WASHINGTON -- They cannot hear. He is physically disabled. But that tie that binds likely Republican presidential nominee Bob Dole and the graduating class at Gallaudet University was only loosely knotted yesterday.
In a commencement speech delivered to 380 graduates of the nation's only four-year liberal arts university for the deaf, Dole didn't mention his disabilities and said very little about theirs.
Aides had said that Dole would talk about disabilities, theirs and his. But minutes before the ceremonies began, Dole was still working on his speech, rewriting a draft he had been given.
In the end, Dole was Dole, which means he didn't talk about himself, was humorous and brief. His speech lasted only 12 minutes.
"Someone once said that commencement speakers are like a body at a funeral," Dole said. "You can't hold the ceremony without one, but nobody expects you to say very much.
"I try to remember what I call the rule of the three B's," he added, "be brief, be sincere and be seated."
The Senate majority leader said he didn't want to talk about politics and his differences with President Clinton, because that was inappropriate.
So he was delivering a policy speech on the many problems facing America.
An hour and a half before his speech, Dole said he was still thumbing through "quote books looking for especially weighty and perceptive pieces of wisdom from the giants of history" to share.
Aides had said they expected Dole to connect his life story with the students -- going off to World War II, where an artillery shell exploded, wounding his hands, arms and shoulders and making simple tasks in life difficult.
Sen. John McCain of Arizona, a Gallaudet trustee and Dole backer, said it wasn't necessary for Dole to talk about his disability. "I think he felt his presence and their knowledge of his experience and his contributions is the message he really wanted to get across. He's a private man," McCain added. "He doesn't like to talk about those things except in terms of his entire life experience."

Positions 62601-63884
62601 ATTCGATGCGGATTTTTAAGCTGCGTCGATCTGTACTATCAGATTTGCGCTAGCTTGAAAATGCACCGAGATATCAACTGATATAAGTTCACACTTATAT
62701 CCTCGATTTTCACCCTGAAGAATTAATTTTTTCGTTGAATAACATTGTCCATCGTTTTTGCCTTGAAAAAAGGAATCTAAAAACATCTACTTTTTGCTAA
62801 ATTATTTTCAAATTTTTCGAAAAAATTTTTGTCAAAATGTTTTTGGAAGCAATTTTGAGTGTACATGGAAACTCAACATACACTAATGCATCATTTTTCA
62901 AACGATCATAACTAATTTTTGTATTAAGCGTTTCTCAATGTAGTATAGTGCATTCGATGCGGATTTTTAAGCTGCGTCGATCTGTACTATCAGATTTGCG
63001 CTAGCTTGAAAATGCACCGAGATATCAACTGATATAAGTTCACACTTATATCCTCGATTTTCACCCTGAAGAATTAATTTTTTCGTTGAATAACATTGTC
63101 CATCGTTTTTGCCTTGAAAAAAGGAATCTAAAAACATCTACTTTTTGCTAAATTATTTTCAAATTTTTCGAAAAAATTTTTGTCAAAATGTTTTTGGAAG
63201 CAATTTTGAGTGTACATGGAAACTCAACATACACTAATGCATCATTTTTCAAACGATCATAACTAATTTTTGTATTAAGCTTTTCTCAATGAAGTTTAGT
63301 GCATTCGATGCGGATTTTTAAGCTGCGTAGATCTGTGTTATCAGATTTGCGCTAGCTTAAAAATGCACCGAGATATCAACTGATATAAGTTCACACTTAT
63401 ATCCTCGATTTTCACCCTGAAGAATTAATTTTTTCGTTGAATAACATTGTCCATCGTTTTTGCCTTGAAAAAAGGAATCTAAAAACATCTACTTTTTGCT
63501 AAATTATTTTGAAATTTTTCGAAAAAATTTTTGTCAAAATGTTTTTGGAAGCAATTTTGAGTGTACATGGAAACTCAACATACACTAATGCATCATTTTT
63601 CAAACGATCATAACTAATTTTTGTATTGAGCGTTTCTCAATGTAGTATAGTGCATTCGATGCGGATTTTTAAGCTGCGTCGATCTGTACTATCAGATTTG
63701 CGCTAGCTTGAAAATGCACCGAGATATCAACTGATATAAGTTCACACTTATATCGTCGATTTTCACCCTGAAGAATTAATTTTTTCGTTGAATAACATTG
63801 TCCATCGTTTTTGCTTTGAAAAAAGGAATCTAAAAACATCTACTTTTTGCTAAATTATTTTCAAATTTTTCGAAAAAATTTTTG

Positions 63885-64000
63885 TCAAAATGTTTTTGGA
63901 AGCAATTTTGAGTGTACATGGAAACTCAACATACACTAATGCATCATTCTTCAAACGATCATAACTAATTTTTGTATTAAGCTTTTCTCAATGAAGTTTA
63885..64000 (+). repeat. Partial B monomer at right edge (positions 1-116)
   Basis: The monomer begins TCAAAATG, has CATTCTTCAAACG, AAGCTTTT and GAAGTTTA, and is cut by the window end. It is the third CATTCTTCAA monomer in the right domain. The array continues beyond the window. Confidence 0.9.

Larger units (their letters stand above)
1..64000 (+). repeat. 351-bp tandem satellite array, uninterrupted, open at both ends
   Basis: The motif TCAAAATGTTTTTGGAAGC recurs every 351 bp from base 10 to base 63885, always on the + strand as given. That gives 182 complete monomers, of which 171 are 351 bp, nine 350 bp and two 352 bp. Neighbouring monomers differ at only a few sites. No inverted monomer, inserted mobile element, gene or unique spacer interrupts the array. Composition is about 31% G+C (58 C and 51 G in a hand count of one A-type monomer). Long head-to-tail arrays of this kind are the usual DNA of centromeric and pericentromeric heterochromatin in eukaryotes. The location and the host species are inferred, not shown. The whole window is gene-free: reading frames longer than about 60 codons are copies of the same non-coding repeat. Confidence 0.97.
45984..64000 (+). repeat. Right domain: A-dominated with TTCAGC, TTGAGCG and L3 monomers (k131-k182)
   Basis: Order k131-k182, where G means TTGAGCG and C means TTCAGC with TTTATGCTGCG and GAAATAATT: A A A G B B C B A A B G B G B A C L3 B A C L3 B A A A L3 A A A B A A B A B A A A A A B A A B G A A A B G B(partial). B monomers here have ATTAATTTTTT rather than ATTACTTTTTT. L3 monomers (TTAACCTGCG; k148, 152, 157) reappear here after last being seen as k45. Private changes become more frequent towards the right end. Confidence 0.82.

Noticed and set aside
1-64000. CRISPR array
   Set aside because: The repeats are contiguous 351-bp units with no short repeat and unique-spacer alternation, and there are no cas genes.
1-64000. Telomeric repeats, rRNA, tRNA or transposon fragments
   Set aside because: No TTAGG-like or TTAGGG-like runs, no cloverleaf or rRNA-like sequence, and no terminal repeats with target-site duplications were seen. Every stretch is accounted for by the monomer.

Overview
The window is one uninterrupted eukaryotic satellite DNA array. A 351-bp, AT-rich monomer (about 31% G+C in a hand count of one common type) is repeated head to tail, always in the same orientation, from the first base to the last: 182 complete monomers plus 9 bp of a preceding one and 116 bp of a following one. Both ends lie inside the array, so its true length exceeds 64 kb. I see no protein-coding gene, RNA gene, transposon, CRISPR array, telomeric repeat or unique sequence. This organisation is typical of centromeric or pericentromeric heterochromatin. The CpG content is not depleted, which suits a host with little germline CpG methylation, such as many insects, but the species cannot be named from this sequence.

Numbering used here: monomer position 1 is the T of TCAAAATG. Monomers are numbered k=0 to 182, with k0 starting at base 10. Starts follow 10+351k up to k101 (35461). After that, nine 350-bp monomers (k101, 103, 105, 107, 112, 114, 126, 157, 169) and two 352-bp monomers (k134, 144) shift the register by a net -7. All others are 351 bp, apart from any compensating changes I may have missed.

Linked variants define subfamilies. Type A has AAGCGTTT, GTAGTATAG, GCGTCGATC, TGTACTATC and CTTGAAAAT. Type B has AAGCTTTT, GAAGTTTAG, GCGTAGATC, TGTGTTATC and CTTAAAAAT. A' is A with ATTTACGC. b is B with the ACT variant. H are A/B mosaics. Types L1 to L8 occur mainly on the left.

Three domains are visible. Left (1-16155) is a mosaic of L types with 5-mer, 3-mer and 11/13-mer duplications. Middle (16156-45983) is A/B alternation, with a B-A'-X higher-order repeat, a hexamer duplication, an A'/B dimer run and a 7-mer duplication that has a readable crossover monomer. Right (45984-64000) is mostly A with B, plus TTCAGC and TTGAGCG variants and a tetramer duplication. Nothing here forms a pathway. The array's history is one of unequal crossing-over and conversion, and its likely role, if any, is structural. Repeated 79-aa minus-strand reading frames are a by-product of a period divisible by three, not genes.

The only reference to Dole's disability was when he was awarded an honorary doctorate of law degree for his work for the disabled.
Board of Trustees Chairman Glenn B. Anderson said Dole had "turned his own experience with disability into a better life for other people with disabilities."
He quoted Dole as having once said about the direction that his life took after the war injuries: "I do try harder.
"If I didn't, I'd be sitting in a rest home, in a rocker, drawing disability."
Anderson said Dole had supported every major piece of legislation before Congress in the past 27 years on behalf of the disabled. Gallaudet receives about 70 percent of its operating budget from Congress.
In his speech, Dole recalled watching students at Gallaudet protest eight years ago to force university trustees to hire a deaf president. Dole endorsed the action at the time.
"Today is a day of celebrating your remarkable achievement," Dole said. "Whatever lies ahead, it is my hope that you will remember the difference between average people and great people can be explained in three words -- 'and then some.'
"The top people did what was expected, and then some. They met their obligations and responsibilities fairly and squarely, and then some. They were good friends, and then some.
"They could be counted on in emergencies, and then some. So it took courage, and then some, to get where you are today. And I know your tomorrows will also be full of determinations, and then some."
Pub Date: 5/11/96